Commentary

Sen. Paul’s Great Surveillance ‘Filibuster’ and What to Expect Next

Senator Rand Paul, joined by Senator Wyden and other surveillance reform advocates, as well as five members of the House of Representatives, spent much of last night on the Senate floor, making history. He used the platform of a de facto filibuster to name drop privacy and civil liberties advocates like EFF’s Mark Jaycox, former NSA whistleblowers like cryptographer William Binney, and of course America’s Founders, to make his case for surveillance reform. He was joined by Senator Mike Lee with a history lesson on The North Briton No. 45, and Senator Martin Heinrich giving a dramatic reading of the Fourth Amendment from the floor.

Paul filibustered a bill offered by Majority Leader Mitch McConnell that would reauthorize section 215 of the USA PATRIOT Act. Section 215 is the purported legal basis for the NSA’s dragnet collection of American’s phone records, and is scheduled to sunset, or expire, June 1.

Paul has all but assured that 215 will sunset — at least until Congress returns from its Memorial Day recess in early June.

However, by filibustering yesterday, Paul all but ensured that section 215 will not be reauthorized. The reason why is the arcane legislative procedures of the Senate. In brief, Senate Majority leader Mitch McConnell can’t bring his reauthorization bill to a vote without cloture, a procedural vote required to end debate and move to a vote on the underlying measure and any related amendments. After a cloture vote, the Senate gets 30 hours before the bill can be voted on up or down and to address any amendments offered. That brings us into, or even past, the weekend. But the House goes on recess after last votes today (expected to be completed by 3pm), and doesn’t come back until June 1, after section 215 sunsets.

So, by Paul filibustering up till midnight, and with time so tight, the Senate is left with a choice: either sunset 215 or pass USAFreedom as it is. But … and this is where Senator Paul diverges from some of his colleagues in the filibuster … Paul wants a robust discussion and amendment process for USA Freedom Act. Again, a variation on USA Freedom can’t be passed before the House leaves.

Through his filibuster, Paul has all but assured that 215 will sunset — at least until Congress returns from its Memorial Day recess in early June. At that point, some surveillance reform advocates fear that USA Freedom will be weakened further in a new negotiating round, or that McConnell and his allies will attempt again to extend 215 authorities unaltered.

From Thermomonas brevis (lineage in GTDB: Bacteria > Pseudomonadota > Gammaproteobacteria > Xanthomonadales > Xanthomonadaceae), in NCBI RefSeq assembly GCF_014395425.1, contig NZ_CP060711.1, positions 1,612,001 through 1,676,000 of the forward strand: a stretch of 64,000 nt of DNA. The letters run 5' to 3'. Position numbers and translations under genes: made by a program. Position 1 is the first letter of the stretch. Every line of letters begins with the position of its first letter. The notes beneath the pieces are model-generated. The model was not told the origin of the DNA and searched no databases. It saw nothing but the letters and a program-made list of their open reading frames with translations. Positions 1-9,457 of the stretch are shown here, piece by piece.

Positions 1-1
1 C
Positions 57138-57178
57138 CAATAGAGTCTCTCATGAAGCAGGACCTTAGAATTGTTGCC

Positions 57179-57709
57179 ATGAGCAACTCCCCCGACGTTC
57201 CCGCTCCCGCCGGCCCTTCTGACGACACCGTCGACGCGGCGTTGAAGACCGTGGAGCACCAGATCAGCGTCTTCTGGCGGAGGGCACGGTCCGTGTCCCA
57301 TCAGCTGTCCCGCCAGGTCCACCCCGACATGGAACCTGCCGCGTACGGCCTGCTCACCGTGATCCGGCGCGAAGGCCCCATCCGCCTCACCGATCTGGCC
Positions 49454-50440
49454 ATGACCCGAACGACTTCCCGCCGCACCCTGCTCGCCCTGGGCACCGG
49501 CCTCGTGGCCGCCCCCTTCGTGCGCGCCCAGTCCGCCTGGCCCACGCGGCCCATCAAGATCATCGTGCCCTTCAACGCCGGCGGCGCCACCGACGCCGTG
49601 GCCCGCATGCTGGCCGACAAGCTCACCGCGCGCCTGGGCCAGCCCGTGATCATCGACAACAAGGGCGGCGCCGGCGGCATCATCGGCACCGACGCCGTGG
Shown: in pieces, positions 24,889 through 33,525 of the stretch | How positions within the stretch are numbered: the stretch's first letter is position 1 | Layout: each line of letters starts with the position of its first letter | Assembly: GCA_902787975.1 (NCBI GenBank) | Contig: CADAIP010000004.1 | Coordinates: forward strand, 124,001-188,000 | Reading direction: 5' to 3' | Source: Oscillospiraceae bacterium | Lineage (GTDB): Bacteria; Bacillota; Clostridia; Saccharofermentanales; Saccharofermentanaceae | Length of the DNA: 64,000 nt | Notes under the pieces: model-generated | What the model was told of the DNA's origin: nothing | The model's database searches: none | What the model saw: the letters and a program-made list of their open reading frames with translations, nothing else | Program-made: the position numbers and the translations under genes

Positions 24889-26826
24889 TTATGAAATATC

But the political and legal landscape has shifted, particularly in light of the Second Circuit ruling that bulk collection under 215 is illegal and fresh polling that shows Americans are more supportive of ending bulk surveillance than ever before. Rand Paul realizes this, which is why he appears to be even more unwilling to accept what he clearly views as an uncertain and watered down reform that’s been on the table for months. He’s changing the conversation.

But what happens in June when Congress returns after these Sec. 215 authorities have expired?

A resumption of the fight over their efficacy, legality and political legitimacy seems the most likely outcome, with fresh attempts to reinstate some version of the telephone metadata program a virtual certainty.

And if that does happen, proponents should be forced to explain why the American people should continue to be subjected to the kind of indiscriminate mass surveillance our country denounces when authoritarian or totalitarian regimes like Russia, China, Iran and North Korea employ it against their own populations. Proponents of mass surveillance in America need to be forced to explain why they believe treating the American people as suspects first and citizens second is remotely a constitutionally or politically acceptable “mainstream” approach to upholding the Bill of Rights or defending the nation. We suspect their answers — and their proposed policy prescriptions — will be found wanting.

Patrick G. Eddington was senior policy advisor to Rep. Rush Holt for over 10 years. He is currently a Policy Analyst in Homeland Security and Civil Liberties at the Cato Institute. Jennifer Granick is the Director of Civil Liberties at the Stanford Center for Internet and Society.